Saturday, July 26, 2008
I arrived at the Pacific yesterday afternoon. Although I hadn't reached my final destination, I was officially on the western shores of the country. I'm not certain but I may have heard angels singing.
After a six mile ride out of Monmouth yesterday morning, I stopped at the Eola Hills Winery. Eola Hills is an avid supporter of cycling, hosting bike tours of Oregon wine country every Sunday in August. These forty mile rides stop at four wineries for tastings, include a lunch stop and then end with a barbecue back at Eola Hills, where they offer unlimited food and wine. My next few rides will be more along those lines. I sampled a few red wines before starting my last stretch to the coast.
The highway heading west was extremely busy. I worried that my last few days were going to be full of unpleasant, stressful riding. Fortunately, as I approached the coast, my route moved onto less traveled roads. One stretch of road, Old Scenic Highway 101, was narrow, winding, and overgrown. Two cars passed me over the course of ten miles.
I hit the coast at Neskowin, OR. I pedaled off route so I could get my first look at the ocean and then followed the coast for twenty-five miles. The road rose and fell, providing great viewpoints at its peaks. Monolithic remnants of an earlier shoreline rise from the coastal waters.
I camped out at Cape Lookout, an Oregon State Park. Hikers and bikers pay a quarter of the price and have guaranteed spots at many Oregon parks. Four dollars secured me a spot within 100 feet of the ocean, where I was lulled to sleep by the sound of the waves.
For the first time on my trip there was a critical mass of campers in the hiker/biker section of a park. In fact, I have probably seen as many cyclists with touring gear in the past two days as I have during the previous seventy-two days. Most of these bikers are on short trips down the Oregon coast and wonder why I would cycle up the coast, against the wind.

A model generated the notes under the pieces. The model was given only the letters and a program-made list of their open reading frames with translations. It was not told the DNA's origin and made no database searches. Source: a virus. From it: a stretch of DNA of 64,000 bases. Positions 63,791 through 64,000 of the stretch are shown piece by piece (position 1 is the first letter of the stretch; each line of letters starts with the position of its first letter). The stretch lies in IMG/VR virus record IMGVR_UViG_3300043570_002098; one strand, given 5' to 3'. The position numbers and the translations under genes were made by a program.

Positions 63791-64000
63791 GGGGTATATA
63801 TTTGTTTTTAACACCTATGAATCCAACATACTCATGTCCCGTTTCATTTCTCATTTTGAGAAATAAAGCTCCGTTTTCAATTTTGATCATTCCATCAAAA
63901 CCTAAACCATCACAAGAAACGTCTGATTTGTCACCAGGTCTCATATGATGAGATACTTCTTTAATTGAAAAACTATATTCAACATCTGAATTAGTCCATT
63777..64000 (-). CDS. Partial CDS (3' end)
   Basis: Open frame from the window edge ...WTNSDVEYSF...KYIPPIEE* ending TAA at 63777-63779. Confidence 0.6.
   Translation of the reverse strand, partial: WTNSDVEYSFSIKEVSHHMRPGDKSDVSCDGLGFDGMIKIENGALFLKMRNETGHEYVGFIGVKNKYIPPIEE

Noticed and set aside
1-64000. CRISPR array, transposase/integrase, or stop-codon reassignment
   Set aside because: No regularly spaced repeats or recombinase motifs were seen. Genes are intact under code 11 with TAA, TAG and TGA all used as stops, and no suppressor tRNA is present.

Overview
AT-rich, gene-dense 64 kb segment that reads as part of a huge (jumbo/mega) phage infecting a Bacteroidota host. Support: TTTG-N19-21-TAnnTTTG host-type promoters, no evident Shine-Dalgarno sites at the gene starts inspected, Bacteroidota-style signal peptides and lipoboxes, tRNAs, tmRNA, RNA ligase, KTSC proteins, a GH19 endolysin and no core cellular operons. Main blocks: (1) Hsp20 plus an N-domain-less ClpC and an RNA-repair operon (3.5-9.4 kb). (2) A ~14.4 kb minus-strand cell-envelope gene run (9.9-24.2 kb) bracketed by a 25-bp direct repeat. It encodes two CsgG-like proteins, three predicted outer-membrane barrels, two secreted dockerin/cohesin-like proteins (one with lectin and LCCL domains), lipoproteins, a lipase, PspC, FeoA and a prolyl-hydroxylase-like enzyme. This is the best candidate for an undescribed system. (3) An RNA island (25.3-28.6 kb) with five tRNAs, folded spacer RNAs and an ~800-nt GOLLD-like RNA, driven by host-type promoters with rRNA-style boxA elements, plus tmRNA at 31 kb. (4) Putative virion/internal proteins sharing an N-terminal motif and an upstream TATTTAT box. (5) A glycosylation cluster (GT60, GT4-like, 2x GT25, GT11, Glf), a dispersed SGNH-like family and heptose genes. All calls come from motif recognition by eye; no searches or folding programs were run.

I was up and out of the campground before anyone else was stirring. The skies were overcast and it soon began to drizzle. That early in the morning the roads were wonderfully quiet. Mist over the water made everything seem even more peaceful.
Continuing my free sample tour, I stopped in Tillamook at the Tillamook Cheese Factory welcome center. I watched workers process the sharp cheddar from an observation deck and then tried a variety of cheeses. The place was a madhouse, so I didn't stay long.
Outside the Tillamook center, I met Len, a fellow cyclist, who was heading down to San Diego. Len told me that he had been diagnosed with stage four lymphoma five years ago. He credited cycling with the fact that he was still around. Between chemo treatments he tries to take a long ride -- this was his fourth trip down the western coast. In September after he finishes this ride, he has another treatment scheduled. Despite his diagnosis, he looked healthy and strong and was tackling the tough hills along the Oregon coast.
Oregon has designated much of Highway 101 as an official bike route. The state has done a great job with signage, including a button-activated warning sign that cyclists are in the upcoming tunnel.
On the advice of a few cyclists I met back in Wyoming, I decided to stay in Seaside tonight, a town sixteen miles south of Astoria. I have heard that Astoria does not have easy access to the ocean, so I've enjoyed Seaside's two miles of beach.
The town suffers a bit from Niagara Falls syndrome, but on the upside that means multiple places to buy fudge. I had dinner at a sushi bar. When the sushi chef found out I was wrapping up my cross-country tour, sushi and beer were on the house.